Advocating in Our Own Way

This summer we are thrilled to have Kailee Zimmerman as our summer intern. A past Arizona Beef Ambassador and Arizona FFA State Officer, Kailee shares about her roots, and how she continues to share about the beef community.


A recent study by the American Farm Bureau Federation showed that the average American is now at least three generations removed from production agriculture.  Rapid population increase and urbanization has left just two percent of United States citizens actively involved in raising, growing, and producing food.  We find ourselves in the middle of a reality that we have never faced before – the fact that American farmers & ranchers and consumers are divided by a large gap of knowledge and understanding. 

Whew!  Now is the time when we can take a deep breath!  While these statistics may seem daunting, there is great hope!  We also live in a world where many people are more interested than ever about their food and where it comes from.  We see foods marketed as “farm to table” and “locally grown” becoming more popular.  In order to bridge the knowledge gap between food producers and food consumers, it is so important for agriculturalists to share their story!

Picture of the Weathersby Ranch where my Nana grew up. This photo was used in the Arizona Highways magazine in 1957.

I believe that the story of American agriculture (especially, the beef community!) is one of triumph and inspiration.  Why wouldn’t we want to share it?  I am blessed to come from a family with ranching roots.  My Nana grew up on a ranch in Southeastern Arizona in the Aravaipa Canyon.  As a little kid, I loved hearing stories about the ranch and the adventures my family would have there.  However, as I have gotten older, through these stories and experiences, I have also grown a deep appreciation for the work that goes into raising cattle that will produce nutritious, sustainable protein.  I am also grateful for the example of hard work, integrity and perseverance that my Nana and other family members on the ranch set for me.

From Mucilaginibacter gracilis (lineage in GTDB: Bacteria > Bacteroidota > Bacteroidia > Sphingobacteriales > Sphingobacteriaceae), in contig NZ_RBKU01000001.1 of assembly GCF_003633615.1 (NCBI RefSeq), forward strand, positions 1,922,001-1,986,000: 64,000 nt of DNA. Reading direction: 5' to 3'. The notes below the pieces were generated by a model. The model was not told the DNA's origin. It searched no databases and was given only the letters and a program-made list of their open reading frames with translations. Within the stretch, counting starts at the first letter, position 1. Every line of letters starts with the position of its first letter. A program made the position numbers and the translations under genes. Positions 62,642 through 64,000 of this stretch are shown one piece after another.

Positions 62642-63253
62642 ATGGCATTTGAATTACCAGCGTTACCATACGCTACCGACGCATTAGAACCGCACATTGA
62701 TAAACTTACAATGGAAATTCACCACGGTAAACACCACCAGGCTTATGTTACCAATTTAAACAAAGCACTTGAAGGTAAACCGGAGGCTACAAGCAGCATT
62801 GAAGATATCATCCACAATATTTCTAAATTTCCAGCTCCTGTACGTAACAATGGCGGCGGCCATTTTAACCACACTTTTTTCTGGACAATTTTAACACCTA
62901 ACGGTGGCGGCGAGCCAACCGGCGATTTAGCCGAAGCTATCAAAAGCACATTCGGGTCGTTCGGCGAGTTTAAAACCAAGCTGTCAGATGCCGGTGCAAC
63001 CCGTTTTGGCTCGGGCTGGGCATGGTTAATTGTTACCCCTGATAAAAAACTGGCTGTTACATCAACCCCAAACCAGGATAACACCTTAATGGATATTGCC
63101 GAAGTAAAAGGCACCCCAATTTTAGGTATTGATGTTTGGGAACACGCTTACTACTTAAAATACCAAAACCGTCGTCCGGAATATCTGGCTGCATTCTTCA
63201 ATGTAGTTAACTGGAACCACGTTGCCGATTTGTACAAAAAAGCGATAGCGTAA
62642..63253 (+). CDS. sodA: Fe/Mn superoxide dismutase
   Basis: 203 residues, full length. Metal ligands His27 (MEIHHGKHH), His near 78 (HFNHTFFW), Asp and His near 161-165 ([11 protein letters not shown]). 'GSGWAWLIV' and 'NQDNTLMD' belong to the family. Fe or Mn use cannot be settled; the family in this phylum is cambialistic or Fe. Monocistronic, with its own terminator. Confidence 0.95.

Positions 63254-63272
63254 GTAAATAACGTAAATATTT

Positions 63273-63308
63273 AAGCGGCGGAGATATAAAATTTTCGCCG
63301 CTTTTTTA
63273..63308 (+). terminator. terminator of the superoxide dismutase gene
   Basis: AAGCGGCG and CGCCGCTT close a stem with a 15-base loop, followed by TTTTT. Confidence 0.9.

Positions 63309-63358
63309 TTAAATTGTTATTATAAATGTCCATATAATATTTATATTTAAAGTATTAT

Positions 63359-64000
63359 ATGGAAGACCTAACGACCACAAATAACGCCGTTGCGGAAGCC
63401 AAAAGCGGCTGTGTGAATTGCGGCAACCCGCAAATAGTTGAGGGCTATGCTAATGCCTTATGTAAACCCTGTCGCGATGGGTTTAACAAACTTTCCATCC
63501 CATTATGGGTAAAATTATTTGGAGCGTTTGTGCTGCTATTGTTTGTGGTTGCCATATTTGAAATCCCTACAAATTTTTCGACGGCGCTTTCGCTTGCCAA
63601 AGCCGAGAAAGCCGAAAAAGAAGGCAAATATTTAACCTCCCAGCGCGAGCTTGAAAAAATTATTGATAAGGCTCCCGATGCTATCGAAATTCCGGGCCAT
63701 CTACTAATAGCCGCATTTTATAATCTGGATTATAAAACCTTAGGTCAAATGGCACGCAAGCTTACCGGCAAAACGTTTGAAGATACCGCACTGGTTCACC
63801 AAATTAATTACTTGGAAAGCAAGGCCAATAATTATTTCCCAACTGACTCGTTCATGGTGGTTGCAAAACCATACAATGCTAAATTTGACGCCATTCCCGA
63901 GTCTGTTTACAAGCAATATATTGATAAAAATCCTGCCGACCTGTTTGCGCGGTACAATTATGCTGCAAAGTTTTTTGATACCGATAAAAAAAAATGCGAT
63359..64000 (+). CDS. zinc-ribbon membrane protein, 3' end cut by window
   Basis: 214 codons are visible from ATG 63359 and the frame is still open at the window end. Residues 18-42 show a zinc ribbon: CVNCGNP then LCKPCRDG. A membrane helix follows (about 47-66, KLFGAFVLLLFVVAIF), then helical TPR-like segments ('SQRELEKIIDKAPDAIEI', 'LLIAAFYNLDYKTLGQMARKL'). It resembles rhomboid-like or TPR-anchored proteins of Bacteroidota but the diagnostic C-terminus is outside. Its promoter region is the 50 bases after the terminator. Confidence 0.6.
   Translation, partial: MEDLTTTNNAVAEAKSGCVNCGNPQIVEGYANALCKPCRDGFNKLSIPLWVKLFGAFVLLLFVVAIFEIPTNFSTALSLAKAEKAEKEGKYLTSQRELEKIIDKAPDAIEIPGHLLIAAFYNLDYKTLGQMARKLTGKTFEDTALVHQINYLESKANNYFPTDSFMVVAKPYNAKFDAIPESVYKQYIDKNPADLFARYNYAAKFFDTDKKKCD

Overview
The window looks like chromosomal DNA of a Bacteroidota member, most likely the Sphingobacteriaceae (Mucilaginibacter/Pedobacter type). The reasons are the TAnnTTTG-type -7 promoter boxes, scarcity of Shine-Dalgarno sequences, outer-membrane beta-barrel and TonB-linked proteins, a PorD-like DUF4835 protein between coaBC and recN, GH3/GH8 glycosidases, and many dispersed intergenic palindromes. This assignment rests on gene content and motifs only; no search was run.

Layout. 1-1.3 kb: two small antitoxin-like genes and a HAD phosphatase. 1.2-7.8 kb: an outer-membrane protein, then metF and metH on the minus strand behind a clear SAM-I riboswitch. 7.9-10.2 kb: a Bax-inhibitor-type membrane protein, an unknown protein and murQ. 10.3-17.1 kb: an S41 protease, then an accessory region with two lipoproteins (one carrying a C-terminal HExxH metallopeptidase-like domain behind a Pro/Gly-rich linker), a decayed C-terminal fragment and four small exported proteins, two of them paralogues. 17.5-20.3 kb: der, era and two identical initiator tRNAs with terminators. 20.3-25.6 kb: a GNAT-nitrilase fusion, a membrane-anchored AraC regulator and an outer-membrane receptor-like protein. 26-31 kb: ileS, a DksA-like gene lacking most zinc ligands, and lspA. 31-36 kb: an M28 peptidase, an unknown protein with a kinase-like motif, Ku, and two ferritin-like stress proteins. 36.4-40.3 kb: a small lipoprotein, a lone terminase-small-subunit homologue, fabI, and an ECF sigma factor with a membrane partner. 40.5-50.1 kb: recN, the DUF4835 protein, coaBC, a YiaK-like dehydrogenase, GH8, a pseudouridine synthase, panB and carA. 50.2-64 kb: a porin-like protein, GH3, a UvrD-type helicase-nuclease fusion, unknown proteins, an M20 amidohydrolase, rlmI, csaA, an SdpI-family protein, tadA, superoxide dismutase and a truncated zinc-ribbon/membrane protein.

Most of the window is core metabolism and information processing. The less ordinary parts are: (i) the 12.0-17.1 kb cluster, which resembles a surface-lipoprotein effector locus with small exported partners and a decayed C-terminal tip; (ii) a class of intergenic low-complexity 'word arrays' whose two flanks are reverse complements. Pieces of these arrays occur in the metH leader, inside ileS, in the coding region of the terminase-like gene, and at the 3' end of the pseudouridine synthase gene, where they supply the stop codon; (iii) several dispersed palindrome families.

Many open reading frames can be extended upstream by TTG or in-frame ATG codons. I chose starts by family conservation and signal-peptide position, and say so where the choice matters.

2T Ranch Show Team at 2019 Maricopa County Fair

While I did not grow up on a ranch like my Nana, I am grateful to have experienced a small degree of what it is like to raise cattle and provide food for families by raising and exhibiting show cattle.  I have raised market steers since I was 11 years old and have shown them at countless jackpot shows and fairs across Arizona.  It is hard for me to list all of the lessons that I learned from raising livestock and showing cattle, but one of the most important things I learned was how important it is to be a good representative of the agricultural community.  When we first started showing, my parents taught my brothers and me about the importance of being advocates for agriculture as we interacted with community members and visitors at the fairs we attended.  Though it was routine for us to care for our cattle and get them ready to show, this was very foreign to many people who attended the fairs.

My Nana’s Younger Brother, Jake, on the ranch.

Throughout my time exhibiting cattle, I was able to have many conversations with people who were unfamiliar with agriculture and knew very little about where their food came from.  I loved getting to talk to them and help give a little more understanding about what farmers and ranchers do to provide us with a safe, healthy and abundant food supply.


Kailee & Steer, “Switch”, and the Maricopa County Fair.

These experiences taught me that we each play an important role in advocating for agriculture – even if it feels like our part is small.  I hope that the conversations I had left an impact on the people I spoke with.  We each just have to be willing to share our story with those around us.  As we share our experiences with kindness, people are more likely to listen and respect what we are sharing and, in turn, we are better able to understand their perspectives and experiences.